Saturday, November 26, 2011

December Retail Sales

Back in 2009 I posted data on percent change in retail sales, December to December. Back then the last hard data point was for 2008, showing a huge dip. You can still see that post on the old LaMarotte (link). I thought I would update the graphic. The source for it is a tabulation by the Bureau of the Census (link).

The updated graphic, together with a projection (in red) showing what might happen next month is below:


The graphed data show changes in total retail sales, December to December, from 1992 through 2010. The value for 2011 is a projection of the trend shown earlier. We begin in 1992; the change in that year, therefore is zero; but for all other years, I show the change from the previous December. To this I have added a trend line, courtesy of Microsoft Excel. The conclusion is that growth in retail December to December is definitely trending down, but this down-trend is entirely due to the severity of recessions. Just to check on this, I tried making the 2007-2008 recession milder; thus I assumed that the change, 2007 to 2008, would be a mild growth, about 3 percent—rather then the nearly 13 percent dip. In that case the trend of this series is flat for all practical purposes. The illustration of that is inserted as a smaller graphic on the left; 2008 is “corrected,” and I’ve only plotted through 2010, thus only using actual data.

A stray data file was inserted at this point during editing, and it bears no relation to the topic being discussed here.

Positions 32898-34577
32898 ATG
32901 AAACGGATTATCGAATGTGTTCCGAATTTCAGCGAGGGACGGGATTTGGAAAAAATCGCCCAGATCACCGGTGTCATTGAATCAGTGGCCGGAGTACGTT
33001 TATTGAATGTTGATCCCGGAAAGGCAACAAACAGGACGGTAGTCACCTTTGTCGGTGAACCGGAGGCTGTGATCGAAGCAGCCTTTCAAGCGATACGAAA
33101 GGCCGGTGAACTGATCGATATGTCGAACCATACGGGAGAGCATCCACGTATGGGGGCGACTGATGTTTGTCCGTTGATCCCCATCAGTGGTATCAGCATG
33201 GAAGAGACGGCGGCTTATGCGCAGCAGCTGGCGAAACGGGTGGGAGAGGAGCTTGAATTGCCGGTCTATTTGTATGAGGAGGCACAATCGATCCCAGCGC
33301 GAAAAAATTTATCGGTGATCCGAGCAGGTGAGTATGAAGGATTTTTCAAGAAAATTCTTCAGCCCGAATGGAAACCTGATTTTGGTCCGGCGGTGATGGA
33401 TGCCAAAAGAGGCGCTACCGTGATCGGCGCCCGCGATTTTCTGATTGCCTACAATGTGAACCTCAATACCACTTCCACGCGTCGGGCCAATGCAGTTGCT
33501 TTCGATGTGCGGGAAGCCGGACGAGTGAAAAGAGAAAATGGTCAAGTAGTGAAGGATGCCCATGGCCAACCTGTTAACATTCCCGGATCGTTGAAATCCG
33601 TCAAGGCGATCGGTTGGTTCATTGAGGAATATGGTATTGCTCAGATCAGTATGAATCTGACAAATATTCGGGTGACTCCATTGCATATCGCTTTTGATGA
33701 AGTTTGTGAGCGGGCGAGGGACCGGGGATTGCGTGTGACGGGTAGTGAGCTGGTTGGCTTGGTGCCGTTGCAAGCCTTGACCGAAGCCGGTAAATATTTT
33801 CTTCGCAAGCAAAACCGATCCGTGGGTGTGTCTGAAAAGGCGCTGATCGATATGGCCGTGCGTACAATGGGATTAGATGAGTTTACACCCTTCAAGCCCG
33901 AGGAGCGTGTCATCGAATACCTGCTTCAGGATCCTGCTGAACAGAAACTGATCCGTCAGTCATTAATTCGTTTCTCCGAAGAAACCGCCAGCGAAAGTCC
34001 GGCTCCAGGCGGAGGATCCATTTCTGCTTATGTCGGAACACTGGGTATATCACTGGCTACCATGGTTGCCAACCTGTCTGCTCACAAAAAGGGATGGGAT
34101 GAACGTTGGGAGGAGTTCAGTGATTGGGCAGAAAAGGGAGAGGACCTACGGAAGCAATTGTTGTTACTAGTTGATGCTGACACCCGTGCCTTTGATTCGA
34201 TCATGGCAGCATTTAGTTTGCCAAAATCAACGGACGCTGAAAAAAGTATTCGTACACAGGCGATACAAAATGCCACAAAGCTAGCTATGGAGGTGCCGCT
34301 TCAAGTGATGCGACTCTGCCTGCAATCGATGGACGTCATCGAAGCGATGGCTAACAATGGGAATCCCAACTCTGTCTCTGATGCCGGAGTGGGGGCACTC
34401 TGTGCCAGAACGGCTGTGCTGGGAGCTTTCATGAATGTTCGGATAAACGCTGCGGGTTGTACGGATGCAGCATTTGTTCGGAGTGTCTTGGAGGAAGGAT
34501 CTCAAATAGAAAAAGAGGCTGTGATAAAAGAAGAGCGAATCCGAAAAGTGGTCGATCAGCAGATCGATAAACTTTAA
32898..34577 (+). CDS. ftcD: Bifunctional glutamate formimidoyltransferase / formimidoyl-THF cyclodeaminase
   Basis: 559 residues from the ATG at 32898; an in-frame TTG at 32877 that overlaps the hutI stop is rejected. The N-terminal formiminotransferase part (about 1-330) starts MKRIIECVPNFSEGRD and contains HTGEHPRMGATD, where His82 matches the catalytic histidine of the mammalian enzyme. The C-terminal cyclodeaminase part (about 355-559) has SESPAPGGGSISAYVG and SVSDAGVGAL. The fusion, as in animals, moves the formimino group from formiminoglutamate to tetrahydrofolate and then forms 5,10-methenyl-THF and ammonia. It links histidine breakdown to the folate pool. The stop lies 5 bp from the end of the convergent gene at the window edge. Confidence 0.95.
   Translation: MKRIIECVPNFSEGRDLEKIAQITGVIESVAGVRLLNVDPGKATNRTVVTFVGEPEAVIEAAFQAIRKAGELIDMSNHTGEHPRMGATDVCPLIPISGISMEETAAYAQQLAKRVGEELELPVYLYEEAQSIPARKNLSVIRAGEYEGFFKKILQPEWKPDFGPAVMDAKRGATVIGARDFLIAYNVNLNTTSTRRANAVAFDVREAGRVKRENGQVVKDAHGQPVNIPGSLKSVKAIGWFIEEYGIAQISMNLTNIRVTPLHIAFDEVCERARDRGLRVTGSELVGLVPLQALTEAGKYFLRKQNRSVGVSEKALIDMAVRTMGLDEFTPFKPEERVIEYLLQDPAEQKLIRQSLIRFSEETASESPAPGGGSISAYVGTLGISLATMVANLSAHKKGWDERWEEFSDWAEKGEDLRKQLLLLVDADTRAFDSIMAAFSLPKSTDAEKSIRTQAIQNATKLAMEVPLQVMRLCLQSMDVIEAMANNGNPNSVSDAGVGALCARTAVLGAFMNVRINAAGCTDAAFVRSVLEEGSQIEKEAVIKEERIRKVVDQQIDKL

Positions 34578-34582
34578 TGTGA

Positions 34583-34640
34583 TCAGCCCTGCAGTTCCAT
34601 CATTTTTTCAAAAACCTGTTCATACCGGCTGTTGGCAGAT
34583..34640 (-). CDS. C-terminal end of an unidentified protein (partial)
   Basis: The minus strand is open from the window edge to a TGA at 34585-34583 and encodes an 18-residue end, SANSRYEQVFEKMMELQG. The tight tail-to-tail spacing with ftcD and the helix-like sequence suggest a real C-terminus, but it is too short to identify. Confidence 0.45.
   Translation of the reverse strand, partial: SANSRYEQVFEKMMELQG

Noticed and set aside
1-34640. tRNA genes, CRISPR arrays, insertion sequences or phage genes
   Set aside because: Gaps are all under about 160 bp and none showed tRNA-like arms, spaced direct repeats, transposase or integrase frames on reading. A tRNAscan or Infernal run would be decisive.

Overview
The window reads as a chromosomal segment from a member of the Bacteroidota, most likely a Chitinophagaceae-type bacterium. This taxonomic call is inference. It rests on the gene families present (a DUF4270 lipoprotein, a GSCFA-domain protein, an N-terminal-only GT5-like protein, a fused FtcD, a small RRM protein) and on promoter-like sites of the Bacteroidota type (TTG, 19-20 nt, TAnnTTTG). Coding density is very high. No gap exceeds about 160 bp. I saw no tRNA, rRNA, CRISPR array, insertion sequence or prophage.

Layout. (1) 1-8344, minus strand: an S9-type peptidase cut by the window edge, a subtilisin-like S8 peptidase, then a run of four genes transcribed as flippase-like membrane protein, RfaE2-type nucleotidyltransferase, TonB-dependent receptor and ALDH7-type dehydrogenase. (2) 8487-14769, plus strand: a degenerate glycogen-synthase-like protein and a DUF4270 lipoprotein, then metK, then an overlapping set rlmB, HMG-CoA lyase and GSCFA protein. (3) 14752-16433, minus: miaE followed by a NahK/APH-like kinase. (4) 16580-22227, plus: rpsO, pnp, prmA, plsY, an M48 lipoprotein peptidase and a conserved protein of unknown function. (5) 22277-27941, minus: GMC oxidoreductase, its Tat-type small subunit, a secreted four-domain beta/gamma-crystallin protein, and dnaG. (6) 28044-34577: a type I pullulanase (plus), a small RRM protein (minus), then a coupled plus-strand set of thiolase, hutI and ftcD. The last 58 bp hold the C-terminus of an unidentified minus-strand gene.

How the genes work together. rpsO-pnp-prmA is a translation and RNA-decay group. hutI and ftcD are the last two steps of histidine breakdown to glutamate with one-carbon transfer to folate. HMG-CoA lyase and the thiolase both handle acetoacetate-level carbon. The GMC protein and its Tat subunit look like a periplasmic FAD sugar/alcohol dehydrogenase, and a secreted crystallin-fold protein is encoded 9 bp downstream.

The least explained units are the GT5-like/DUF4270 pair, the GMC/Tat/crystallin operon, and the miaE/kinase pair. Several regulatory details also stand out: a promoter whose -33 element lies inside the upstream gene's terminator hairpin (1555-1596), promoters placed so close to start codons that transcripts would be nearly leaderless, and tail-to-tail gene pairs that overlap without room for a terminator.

Let’s face it. December is the nation’s big shopping month. This pattern only weakens when the economy is really diving into the sand, as it did in 2008. In this period two recessions took place: March to November in 2001 and December 2007 through June 2009. The public felt both of these coming—and curbed its spending. But the last one was severe, and people really sat on their wallets.

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